Print-and-peel fabrication for microfluidics: what's in it for biomedical applications?

Thomas MS, Millare B, Clift JM, Bao D, Hong C, Vullev VI - Ann Biomed Eng (2009)

Microscope images of: (a, c, e) horizontal lines printed with a LaserJet printer (HP 1320); and (b, d, f) the corresponding PDMS replica of the printed lines. The printed features are reproduction of CAD (FreeHand, v. 10) images with line thickness: (a, b) 200 μm; (c, d) 100 μm; and (e, f) 20 μm. The scale bars correspond to 100 μm
© Copyright Policy
Related In: Results  -  Collection

Show All Figures
getmorefigures.php?uid=PMC2803264&req=5

Fig3: Microscope images of: (a, c, e) horizontal lines printed with a LaserJet printer (HP 1320); and (b, d, f) the corresponding PDMS replica of the printed lines. The printed features are reproduction of CAD (FreeHand, v. 10) images with line thickness: (a, b) 200 μm; (c, d) 100 μm; and (e, f) 20 μm. The scale bars correspond to 100 μm
Mentions: Solid-ink (wax) printers present an alternative to LaserJet printers for PAP applications.33,35 The solid-ink printers have the principle advantage for generating features with improved smoothness (Fig. 2), while the granular structure of the LaserJet toners is quite conspicuous on the produced PDMS replicas (Fig. 3). The relatively low melting point of the waxy solid ink, however, prevents the cast PDMS from curing at elevated temperature.Figure 2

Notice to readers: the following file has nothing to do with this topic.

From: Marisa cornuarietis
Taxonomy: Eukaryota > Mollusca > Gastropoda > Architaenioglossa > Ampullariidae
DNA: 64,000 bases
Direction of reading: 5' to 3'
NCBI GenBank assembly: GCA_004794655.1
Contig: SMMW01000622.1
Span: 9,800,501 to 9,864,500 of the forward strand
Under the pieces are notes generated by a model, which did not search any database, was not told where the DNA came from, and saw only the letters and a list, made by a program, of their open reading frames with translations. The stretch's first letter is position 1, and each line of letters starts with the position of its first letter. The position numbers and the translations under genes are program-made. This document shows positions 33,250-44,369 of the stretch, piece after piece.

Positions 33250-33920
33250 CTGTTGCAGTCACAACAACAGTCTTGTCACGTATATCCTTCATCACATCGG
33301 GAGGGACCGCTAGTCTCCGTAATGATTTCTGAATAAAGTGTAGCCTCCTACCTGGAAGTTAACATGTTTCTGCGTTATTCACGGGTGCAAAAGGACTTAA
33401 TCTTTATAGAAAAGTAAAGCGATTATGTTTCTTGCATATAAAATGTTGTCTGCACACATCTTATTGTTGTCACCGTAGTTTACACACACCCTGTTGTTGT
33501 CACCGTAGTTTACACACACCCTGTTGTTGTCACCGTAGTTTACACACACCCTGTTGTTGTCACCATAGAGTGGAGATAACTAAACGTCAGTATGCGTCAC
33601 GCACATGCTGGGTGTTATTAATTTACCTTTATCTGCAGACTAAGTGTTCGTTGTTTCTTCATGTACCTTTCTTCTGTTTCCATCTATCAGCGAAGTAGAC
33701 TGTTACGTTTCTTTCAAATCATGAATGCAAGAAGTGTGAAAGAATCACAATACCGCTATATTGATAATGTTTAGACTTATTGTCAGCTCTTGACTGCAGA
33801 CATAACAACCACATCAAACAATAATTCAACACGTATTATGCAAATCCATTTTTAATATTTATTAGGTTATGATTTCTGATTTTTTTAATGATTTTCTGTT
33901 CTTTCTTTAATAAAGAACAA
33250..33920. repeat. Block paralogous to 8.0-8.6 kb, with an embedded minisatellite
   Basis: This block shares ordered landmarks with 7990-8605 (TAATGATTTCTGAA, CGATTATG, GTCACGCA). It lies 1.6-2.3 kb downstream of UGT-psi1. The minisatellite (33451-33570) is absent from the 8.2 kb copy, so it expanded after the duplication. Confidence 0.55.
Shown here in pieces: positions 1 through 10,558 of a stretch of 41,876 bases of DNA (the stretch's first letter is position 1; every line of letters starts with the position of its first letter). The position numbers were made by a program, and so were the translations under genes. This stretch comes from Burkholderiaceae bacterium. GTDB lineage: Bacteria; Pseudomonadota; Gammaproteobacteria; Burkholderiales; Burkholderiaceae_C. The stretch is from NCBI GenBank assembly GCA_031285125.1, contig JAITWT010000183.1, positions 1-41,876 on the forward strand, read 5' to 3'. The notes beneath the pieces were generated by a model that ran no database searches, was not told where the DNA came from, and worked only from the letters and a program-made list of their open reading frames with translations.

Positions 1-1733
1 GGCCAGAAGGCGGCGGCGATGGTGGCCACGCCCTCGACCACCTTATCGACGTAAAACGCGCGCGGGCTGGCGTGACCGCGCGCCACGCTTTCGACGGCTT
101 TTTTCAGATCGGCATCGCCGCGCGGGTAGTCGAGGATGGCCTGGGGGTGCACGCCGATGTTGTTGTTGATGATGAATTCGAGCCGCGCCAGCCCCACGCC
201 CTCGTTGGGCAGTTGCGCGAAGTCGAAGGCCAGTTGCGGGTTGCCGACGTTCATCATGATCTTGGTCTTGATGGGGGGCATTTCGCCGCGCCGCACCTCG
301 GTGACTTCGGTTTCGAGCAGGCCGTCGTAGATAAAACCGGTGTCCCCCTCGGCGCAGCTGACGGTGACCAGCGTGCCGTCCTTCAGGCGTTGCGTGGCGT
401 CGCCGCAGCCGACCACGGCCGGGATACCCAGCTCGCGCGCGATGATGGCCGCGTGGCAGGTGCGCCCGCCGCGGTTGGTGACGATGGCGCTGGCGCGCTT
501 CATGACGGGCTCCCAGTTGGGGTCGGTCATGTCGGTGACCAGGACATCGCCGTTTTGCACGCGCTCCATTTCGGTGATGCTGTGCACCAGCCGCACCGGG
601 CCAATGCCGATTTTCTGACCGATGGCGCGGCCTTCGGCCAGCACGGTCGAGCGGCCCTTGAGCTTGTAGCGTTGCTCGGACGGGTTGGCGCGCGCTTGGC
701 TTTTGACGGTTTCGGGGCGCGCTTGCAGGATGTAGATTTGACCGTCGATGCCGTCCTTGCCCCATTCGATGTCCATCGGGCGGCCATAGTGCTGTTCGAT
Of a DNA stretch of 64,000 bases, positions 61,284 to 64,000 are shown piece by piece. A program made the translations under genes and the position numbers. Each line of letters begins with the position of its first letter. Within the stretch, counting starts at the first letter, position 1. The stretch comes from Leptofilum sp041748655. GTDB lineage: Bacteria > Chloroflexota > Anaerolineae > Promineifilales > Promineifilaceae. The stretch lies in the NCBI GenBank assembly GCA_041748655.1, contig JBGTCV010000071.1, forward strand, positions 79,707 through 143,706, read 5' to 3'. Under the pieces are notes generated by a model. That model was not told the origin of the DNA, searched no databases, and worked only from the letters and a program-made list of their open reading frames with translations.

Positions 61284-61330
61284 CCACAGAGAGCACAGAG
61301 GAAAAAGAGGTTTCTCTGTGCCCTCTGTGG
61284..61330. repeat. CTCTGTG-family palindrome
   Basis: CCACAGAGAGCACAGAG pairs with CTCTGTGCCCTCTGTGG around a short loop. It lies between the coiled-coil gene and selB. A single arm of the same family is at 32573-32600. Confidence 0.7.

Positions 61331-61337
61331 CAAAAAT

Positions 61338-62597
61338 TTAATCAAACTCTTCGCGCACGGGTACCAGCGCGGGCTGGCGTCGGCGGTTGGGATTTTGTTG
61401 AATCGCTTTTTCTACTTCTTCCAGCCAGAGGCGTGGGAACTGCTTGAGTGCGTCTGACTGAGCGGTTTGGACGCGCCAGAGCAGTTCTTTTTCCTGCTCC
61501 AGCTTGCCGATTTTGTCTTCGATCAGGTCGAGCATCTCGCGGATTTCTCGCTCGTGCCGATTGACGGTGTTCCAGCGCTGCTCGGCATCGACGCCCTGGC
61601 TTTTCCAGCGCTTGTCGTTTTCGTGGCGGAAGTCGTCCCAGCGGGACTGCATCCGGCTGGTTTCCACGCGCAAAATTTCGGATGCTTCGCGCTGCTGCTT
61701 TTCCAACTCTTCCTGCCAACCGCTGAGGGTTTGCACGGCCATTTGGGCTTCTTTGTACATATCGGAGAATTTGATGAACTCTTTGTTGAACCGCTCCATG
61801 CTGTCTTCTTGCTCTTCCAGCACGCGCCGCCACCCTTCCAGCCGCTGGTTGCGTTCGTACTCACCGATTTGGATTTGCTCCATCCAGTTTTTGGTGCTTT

Bottom Line: Microfluidics have, indeed, proven to be an indispensable toolkit for biological and biomedical research and development.Through accessibility to such methodologies for relatively fast and easy prototyping, PAP has the potential to considerably accelerate the impacts of microfluidics on the biological sciences and engineering.Comparative discussions of the different PAP techniques, along with the current challenges and approaches for addressing them, outline the perspectives for PAP and how it can be readily adopted by a broad range of scientists and engineers.

View Article: PubMed Central - PubMed

Affiliation: Department of Bioengineering, University of California, Riverside, CA 92521, USA.

ABSTRACT
This article reviews the development and the advances of print-and-peel (PAP) microfabrication. PAP techniques provide means for facile and expedient prototyping of microfluidic devices. Therefore, PAP has the potential for broadening the microfluidics technology by bringing it to researchers who lack regular or any accesses to specialized fabrication facilities and equipment. Microfluidics have, indeed, proven to be an indispensable toolkit for biological and biomedical research and development. Through accessibility to such methodologies for relatively fast and easy prototyping, PAP has the potential to considerably accelerate the impacts of microfluidics on the biological sciences and engineering. In summary, PAP encompasses: (1) direct printing of the masters for casting polymer device components; and (2) adding three-dimensional elements onto the masters for single-molding-step formation of channels and cavities within the bulk of the polymer slabs. Comparative discussions of the different PAP techniques, along with the current challenges and approaches for addressing them, outline the perspectives for PAP and how it can be readily adopted by a broad range of scientists and engineers.

Show MeSH
Related in: MedlinePlus